In a phrase frequently heard around Washington these days, the US is promoting a "victory narrative" for Afghanistan. In his recent pronouncements on the war, President Obama, ever sensitive to the potential charge from domestic opponents that he has "cut and run" from the conflict, is attributing the US retrenchment to the combined success of the US "surge" effort and to the progressive formation of a more capable Afghan Army. In this, the US administration is trying to be too clever by half. Any clear-eyed and knowledgeable observer is aware that a rapid NATO troop withdrawal is likely to result eventually in a re-initiation of civil war in Afghanistan and the increased possibility, at least, of a renewed international terrorist presence. Thus, in the absence of a military solution, the American need for a political settlement is all the more acute, at precisely the time that a rapid US withdrawal is making such an outcome less, and not more likely.
Referring to the process begun in Istanbul, an administration official has recently made clear that "what we want to do is provide an international basis of support for a political outcome in Afghanistan." Unanimously-signed international declarations notwithstanding, the US hope for useful international engagement in Afghanistan is looking increasingly like magical thinking. All Afghanistan's neighbours might sincerely support an ideal political outcome which would serve Afghanistan's interests as well as their own, but there is little hope of such an ideal outcome, and thus little chance that they will put their equities at risk to achieve it. Those, like China and Iran, whose national interests are only marginally engaged in Afghanistan, are unlikely to shoulder the costs which American ambitiousness would dictate. They will instead aim to protect their interests as far more narrowly defined; in the case of Iran, a simple American retreat would suffice. Others, like Pakistan and India, whose interests are far more centrally engaged in Afghanistan, are unlikely to assume the risks associated with support of frankly unlikely outcomes, and thus unlikely to change behaviours which Americans find unuseful.
The US clearly does not intend to abandon Afghanistan. A careful parsing of President Obama's statements, reinforced by vague NATO pronouncements concerning post-2014 engagement, make clear that the US will retain sufficient military force to preclude a Taliban victory over the Kabul regime, while sustaining its ability to strike at terrorist safe havens on either side of the Durand Line. Real international confidence in American resolve to meet its stated goals in Afghanistan, if there were any, might affect calculations in New Delhi, Islamabad, Miranshah and Quetta in ways useful to American designs. American mendacity in promoting a "victory narrative", however, is undermining its credibility, raising serious questions about its staying-power, particularly in Taliban and Pakistani minds, and thus placing its aspirations further out of reach.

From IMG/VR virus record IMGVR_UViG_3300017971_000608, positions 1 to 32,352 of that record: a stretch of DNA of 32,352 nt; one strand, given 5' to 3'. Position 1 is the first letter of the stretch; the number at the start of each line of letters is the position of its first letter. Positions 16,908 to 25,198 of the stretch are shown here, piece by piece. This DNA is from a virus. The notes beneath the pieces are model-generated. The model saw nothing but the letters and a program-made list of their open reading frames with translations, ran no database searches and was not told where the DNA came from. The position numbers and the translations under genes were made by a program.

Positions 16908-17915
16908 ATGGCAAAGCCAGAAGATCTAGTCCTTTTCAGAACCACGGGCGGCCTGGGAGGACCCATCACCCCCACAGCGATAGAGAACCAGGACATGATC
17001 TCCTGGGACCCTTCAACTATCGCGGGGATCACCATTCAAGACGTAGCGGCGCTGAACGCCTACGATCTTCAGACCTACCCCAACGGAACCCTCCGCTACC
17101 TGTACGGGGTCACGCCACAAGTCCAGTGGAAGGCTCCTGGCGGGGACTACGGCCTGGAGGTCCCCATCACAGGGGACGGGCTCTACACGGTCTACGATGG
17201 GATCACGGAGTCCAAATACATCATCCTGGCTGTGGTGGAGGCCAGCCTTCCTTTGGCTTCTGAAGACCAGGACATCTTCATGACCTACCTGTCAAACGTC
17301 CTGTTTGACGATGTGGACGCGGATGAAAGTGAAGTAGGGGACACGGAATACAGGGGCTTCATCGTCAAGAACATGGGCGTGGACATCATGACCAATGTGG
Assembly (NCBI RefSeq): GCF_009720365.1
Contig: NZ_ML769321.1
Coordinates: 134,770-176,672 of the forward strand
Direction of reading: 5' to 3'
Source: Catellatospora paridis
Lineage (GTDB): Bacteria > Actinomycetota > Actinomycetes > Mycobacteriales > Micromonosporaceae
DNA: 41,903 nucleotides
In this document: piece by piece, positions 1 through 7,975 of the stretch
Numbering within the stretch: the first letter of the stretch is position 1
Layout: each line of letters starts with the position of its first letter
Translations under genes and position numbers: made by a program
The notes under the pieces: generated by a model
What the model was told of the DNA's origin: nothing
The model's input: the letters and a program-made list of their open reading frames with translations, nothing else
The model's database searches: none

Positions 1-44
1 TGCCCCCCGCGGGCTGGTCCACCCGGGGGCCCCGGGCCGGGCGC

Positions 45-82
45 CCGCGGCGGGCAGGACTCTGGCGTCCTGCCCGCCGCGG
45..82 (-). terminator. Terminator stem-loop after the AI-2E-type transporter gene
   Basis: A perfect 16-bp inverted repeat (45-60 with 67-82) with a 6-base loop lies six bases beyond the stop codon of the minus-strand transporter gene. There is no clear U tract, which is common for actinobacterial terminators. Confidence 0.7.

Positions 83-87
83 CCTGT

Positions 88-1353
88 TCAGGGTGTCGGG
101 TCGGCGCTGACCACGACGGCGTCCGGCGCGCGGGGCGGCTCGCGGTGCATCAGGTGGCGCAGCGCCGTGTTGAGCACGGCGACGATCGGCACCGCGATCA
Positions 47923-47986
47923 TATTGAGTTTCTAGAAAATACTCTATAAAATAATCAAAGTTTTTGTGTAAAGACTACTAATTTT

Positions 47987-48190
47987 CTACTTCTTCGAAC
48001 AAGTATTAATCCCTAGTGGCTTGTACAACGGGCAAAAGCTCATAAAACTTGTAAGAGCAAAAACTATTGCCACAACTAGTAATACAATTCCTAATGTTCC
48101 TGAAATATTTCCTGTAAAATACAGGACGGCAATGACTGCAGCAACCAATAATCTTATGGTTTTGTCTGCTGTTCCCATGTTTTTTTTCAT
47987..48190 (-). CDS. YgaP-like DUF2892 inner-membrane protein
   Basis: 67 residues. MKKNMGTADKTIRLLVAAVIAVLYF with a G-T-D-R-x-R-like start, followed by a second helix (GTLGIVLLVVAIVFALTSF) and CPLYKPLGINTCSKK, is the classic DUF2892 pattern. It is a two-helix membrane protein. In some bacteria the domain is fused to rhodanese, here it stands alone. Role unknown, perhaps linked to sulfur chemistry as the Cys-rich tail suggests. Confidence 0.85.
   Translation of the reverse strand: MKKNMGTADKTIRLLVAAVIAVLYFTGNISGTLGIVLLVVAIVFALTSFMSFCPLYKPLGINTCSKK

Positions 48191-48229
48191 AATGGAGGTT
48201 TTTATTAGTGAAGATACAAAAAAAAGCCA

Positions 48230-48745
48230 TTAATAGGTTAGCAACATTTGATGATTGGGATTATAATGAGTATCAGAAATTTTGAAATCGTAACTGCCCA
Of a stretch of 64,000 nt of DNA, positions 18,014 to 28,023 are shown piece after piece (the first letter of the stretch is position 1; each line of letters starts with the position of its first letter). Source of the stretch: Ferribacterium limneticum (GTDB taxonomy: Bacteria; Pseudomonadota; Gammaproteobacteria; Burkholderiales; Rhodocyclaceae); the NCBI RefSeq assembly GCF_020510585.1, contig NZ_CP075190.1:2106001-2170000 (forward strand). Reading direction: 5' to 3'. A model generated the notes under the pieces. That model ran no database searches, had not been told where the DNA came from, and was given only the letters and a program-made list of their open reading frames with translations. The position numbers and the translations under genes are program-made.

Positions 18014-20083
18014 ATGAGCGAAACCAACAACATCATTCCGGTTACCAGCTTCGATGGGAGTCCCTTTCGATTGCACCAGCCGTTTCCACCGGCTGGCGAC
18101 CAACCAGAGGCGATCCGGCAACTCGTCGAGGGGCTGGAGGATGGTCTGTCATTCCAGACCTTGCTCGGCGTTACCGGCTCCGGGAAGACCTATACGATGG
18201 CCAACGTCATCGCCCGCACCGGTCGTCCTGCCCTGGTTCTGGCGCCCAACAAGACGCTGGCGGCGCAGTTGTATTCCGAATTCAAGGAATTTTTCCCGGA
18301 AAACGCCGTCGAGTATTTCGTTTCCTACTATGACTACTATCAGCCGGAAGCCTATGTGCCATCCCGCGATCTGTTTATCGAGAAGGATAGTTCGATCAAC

US Deputy Secretary of State Bill Burns extolled the results of Istanbul as "the first clear, region-wide statement of support for Afghanistan in this time of transition and reconciliation". Part of his statement was correct. "Transition" in Afghanistan is under way and inevitable. "Reconciliation" is a long way off, and will not be materially affected by the Istanbul process.
In the end, the various players in Afghanistan and the region will conduct themselves on the basis of clear facts on the ground. Once the US has completed its fall-back in Afghanistan, things will find their own level, politically and militarily, and the actors in this drama will craft their policies to suit. Perhaps then, progress toward a political solution can be made. Meanwhile, burdened by the guilty knowledge of their real intentions in South-Central Asia and the reasons for them, the Americans are showing clear signs that their transition in Afghanistan will be far more rapid than previously advertised. Perhaps the best news in Afghanistan is that 2014 is likely to come early.
Robert Grenier was the CIA's chief of station in Islamabad, Pakistan, from 1999 to 2002. From October 2002 until December 2004, he was the CIA Iraq Mission Manager. He was also the director of the CIA's counterterrorism centre.
The views expressed in this article are the author's own and do not necessarily reflect Al Jazeera's editorial policy.